Giant Hogweed Identification

Giant hogweed, invasive plant
As with many plants and weeds, Giant Hogweed changes in appearance throughout the year. And though it is usually categorised as a biennial, some plants are perennial - producing only leaves the first year, followed by flowers the following year. 

Giant Hogweed seasonal image gallery

Here are some examples of how the plant looks during its growing cycle, as well as close-up shots of flowers, leaves and stems, to further assist you in the identification process.  

Giant hogweed flower head in summer

What do Giant Hogweed flowers look like?

Giant Hogweed flowers are Inflorescences (circular clusters of small, white flowers) that can measure up to 50 centimetres in diameter.

giant hogweed leaves, with jagged edges, similar to those of rhubarb

Identifying Giant Hogweed leaves

Leaves are large with serrated or jagged edges that can grow to up to 1.5 metres wide, and 3 metres long. Leaves have hairs or bristles on the underside, and are similar in appearance to the leaves of rhubarb.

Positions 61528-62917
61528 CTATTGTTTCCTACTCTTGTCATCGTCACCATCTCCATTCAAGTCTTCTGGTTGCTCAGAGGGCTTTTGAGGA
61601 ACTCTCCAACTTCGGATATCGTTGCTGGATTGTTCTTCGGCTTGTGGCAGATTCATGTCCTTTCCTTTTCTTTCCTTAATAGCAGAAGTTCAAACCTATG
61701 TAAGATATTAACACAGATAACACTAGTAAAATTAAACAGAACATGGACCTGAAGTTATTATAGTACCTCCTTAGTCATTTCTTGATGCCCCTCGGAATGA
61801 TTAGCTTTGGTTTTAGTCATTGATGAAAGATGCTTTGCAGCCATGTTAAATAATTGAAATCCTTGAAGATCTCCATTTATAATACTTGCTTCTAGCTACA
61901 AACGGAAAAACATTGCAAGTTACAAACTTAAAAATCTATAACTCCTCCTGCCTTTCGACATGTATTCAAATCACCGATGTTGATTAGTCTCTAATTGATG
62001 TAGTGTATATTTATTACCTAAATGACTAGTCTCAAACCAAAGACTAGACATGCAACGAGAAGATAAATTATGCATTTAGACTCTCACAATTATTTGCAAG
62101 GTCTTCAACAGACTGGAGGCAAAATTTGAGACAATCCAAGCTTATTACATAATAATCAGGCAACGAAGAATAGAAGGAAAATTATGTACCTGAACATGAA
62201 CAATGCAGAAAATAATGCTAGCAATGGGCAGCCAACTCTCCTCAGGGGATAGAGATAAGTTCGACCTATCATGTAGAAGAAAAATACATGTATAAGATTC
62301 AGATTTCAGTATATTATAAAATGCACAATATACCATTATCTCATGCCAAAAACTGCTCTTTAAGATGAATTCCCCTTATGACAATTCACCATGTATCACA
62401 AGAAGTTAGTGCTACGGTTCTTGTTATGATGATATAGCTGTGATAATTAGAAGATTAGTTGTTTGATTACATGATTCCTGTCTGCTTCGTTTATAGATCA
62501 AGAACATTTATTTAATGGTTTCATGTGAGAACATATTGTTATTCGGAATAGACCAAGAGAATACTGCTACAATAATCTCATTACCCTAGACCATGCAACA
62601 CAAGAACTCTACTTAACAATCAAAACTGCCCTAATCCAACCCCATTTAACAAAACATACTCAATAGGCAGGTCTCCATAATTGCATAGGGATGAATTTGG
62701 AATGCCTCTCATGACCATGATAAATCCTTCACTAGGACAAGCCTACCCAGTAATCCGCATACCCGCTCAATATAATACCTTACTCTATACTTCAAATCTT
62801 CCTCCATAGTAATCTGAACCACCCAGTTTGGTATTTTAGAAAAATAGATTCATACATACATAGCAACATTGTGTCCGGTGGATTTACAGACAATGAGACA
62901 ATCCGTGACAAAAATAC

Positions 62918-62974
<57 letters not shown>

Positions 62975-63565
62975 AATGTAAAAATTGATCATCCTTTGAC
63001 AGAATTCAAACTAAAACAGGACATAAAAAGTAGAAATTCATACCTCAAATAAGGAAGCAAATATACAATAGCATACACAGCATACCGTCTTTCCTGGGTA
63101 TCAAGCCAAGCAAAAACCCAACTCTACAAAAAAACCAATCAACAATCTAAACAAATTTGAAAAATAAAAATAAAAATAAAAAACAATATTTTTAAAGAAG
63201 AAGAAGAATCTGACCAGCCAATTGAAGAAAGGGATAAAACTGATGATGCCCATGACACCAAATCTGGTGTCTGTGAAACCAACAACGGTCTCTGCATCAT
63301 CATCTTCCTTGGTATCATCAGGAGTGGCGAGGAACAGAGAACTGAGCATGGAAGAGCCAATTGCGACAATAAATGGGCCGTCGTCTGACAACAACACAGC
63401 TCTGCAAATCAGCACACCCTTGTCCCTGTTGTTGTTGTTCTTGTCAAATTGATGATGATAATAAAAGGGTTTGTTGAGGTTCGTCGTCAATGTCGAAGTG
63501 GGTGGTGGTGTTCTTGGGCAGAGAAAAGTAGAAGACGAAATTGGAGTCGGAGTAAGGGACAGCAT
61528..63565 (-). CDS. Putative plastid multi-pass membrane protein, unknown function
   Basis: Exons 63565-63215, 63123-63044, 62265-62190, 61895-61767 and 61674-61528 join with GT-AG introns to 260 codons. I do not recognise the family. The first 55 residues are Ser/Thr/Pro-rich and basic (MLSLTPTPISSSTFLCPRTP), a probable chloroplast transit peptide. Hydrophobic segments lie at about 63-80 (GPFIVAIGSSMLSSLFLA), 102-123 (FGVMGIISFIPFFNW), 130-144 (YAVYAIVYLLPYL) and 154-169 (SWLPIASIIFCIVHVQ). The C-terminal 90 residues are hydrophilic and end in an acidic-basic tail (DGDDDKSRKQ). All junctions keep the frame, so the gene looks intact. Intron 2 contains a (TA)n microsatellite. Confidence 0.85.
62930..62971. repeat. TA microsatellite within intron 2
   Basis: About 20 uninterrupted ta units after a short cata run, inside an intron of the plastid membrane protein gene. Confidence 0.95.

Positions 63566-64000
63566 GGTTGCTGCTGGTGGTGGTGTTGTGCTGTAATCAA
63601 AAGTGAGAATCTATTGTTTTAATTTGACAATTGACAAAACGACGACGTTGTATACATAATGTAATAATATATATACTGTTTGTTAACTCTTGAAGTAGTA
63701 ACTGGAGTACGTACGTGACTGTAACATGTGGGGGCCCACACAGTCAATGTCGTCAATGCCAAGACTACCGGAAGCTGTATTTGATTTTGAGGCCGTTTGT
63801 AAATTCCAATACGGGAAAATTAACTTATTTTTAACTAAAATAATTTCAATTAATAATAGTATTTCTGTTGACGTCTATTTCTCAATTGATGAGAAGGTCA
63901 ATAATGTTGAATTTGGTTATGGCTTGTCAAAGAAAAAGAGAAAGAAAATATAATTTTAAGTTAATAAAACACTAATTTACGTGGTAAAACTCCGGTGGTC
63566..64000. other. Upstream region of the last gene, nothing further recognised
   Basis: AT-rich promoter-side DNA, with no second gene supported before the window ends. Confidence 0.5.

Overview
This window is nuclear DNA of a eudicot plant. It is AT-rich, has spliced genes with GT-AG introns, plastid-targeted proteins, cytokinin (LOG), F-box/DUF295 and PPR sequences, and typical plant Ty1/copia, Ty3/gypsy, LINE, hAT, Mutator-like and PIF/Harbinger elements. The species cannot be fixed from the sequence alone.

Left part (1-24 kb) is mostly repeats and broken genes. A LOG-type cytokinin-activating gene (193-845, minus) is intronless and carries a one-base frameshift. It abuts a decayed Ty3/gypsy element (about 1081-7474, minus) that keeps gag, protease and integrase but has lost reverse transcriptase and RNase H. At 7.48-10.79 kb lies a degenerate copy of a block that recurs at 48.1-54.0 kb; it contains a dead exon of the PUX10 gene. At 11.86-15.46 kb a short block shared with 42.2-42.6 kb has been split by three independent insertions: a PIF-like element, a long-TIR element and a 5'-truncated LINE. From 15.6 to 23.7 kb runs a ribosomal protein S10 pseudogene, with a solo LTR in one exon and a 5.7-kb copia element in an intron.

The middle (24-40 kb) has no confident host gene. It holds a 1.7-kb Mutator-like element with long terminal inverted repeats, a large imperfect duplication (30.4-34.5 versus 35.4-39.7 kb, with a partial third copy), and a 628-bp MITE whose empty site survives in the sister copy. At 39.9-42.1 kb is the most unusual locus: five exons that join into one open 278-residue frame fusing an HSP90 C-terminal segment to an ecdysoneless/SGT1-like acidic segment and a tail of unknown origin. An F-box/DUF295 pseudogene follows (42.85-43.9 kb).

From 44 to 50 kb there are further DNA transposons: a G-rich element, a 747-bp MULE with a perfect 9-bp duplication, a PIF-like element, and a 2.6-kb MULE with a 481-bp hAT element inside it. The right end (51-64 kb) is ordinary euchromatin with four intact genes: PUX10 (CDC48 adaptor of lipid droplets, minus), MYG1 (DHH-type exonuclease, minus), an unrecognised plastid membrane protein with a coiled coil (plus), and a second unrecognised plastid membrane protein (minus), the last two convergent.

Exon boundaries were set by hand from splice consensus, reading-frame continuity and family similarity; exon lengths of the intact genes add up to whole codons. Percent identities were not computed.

the hollow, hairy green stems of giant hogweed with purple splotches, or specks.

The hollow stems of Giant Hogweed 

The green stems are hollow, thick and marked with purple specks and bristles or hairs.  They can grow up to 10 centimetres in diameter.

Invasive weed expert removing giant hogweed growth in summer

Giant Hogweed management & removal

You can see just how immense an infestation of Giant Hogweed can become in just one growing season.  Our Invasive weed expert completely protected from the dangerous sap as he works to remove the infestation.

Giant hogweed in seed, the plant can produce in excess of 10,000 seeds per plant.

Giant Hogweed in seed

The seed heads can produce in excess of 10,000 seeds per plant, so it's not surprising it is termed as an invasive species.

Giant hogweed seeds will be dispersed by the wind, and can lie dormant for up to 10 years.

Late summer seed heads of Giant Hogweed

As the plant dies back, seeds will drop to the ground or be dispersed by the wind. These seeds can lie dormant for up to 10 years.

What’s Next? Contact us today

Howard Downer


Howard Downer, AKA Dr. Knotweed, has over 20 years of experience as an Environmental Consultant and is regarded by his peers as one of the most knowledgeable people in the Japanese knotweed industry.

Follow Dr. Knotweed to hear about the latest developments regarding Japanese knotweed and the implications of infestation.

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